Good design happens when there’s an overlap between designers and developers. The earlier the developer gets involved with the design, the better. If they’re included in design discussions, they’ll have more of a scope of what’s going on. When designers and developers work together, they’ll gain empathy for each other’s vocations. They’ll appreciate the problems that they have to come across, and what type of problems that they have to solve.

Anyone Can Be a Designer! (32:28)

Since iOS 7, I’d like to think that design is a lot less intimidating, especially for developers and people who may not be designers. You don’t need to be a Photoshop pro anymore to create realistic, glossy-looking toolbars with green felt backgrounds. You don’t even need a copy of Photoshop anymore to get into design.

It’s far less visual than it once was, and people now understand that how it works is more important than how something looks. Developers can really hone their craft because they have the time to do so. As we found out, iteration is really key to good design, but if the developers they work with start upping their game and start learning more about design, that, in turn, is going to make designers raise the bar and keep them on their toes. It will encourage them to come out with better work.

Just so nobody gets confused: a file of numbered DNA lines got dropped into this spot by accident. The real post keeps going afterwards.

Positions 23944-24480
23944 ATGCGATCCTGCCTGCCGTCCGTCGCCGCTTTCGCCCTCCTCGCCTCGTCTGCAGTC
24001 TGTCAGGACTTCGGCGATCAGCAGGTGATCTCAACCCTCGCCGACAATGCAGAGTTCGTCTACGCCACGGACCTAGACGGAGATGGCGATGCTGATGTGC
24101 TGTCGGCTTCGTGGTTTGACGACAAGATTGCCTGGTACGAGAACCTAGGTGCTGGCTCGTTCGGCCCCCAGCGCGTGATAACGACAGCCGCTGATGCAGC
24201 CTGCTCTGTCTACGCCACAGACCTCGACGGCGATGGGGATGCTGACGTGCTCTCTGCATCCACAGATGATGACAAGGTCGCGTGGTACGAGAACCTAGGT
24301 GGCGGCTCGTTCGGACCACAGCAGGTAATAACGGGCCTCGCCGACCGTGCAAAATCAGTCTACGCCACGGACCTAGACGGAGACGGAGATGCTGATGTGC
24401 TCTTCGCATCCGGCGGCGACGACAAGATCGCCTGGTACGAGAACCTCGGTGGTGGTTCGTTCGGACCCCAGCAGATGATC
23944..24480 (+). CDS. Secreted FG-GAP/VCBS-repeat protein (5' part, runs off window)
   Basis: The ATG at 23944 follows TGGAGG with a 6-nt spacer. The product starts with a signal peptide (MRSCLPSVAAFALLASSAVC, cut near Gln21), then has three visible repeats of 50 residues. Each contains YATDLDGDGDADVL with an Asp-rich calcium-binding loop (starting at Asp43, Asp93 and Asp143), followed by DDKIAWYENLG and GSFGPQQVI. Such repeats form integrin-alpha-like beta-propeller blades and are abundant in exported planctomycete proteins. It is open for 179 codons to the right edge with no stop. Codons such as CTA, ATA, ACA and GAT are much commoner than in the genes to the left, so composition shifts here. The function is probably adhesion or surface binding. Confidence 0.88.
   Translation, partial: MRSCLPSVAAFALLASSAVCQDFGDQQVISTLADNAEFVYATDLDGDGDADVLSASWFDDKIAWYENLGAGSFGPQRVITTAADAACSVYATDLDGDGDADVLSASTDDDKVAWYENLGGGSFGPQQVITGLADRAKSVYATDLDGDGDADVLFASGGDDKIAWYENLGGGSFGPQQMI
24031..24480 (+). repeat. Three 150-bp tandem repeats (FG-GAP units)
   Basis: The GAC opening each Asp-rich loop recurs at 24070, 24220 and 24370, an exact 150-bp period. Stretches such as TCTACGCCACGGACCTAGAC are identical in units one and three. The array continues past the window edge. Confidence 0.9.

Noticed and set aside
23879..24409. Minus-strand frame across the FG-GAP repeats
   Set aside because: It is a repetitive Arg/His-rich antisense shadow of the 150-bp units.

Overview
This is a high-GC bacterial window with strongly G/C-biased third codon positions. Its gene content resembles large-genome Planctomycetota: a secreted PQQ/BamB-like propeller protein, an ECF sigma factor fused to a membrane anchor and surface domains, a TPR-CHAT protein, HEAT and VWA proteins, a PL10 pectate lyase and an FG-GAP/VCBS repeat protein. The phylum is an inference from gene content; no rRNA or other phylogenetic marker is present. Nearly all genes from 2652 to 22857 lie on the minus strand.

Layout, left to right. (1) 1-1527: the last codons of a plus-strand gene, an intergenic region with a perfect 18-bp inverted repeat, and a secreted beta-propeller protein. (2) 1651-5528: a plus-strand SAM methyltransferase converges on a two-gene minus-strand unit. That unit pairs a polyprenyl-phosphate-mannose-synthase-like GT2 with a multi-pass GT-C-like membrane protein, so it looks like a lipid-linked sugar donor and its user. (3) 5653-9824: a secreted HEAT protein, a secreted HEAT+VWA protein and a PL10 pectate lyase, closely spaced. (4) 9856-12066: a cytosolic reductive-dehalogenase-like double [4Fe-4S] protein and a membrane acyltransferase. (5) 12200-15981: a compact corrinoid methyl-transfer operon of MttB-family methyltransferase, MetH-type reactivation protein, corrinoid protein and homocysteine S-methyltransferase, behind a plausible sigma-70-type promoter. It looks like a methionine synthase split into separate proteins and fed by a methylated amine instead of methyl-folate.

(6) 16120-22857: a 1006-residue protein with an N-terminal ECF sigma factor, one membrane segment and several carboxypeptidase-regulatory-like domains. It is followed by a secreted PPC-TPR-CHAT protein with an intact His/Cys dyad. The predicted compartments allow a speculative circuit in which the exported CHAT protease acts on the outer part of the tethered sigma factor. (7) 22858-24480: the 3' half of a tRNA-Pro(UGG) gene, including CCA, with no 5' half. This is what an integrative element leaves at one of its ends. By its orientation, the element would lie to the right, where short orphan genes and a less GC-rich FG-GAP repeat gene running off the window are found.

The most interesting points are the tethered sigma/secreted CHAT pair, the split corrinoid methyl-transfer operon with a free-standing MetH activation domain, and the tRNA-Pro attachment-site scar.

Designers vs. Developers (33:47)

Although we like to joke that designers and developers are from two different planets, a lot of us are in this industry for the same reason: to ship great apps and products for real people all around the world. That’s something we mustn’t forget.

Designers need to lead, rather than just going away and designing something. Involve developers more in design decisions. Explain why and how you came up with a solution, rather than just handing them a spec sheet or all the assets. If you do usability testing, involve your developers in that. Developers are super smart, and they’ll be able to quickly learn the differences between good and bad design. If you lead, the developers continue with the design whilst you’re not there, and their work will get better over time.

Recap (35:05)

“Should developers design?” They already do. Every day, they make decisions that shape the outcome of a design. Nor is design a phase that’s parallel to development. It’s something that runs all the way through to the end of the project.

Consistency is incredibly important. This means both visual consistency as well as a consistent experience, be it across your app or on a wider product, or even in the operating system.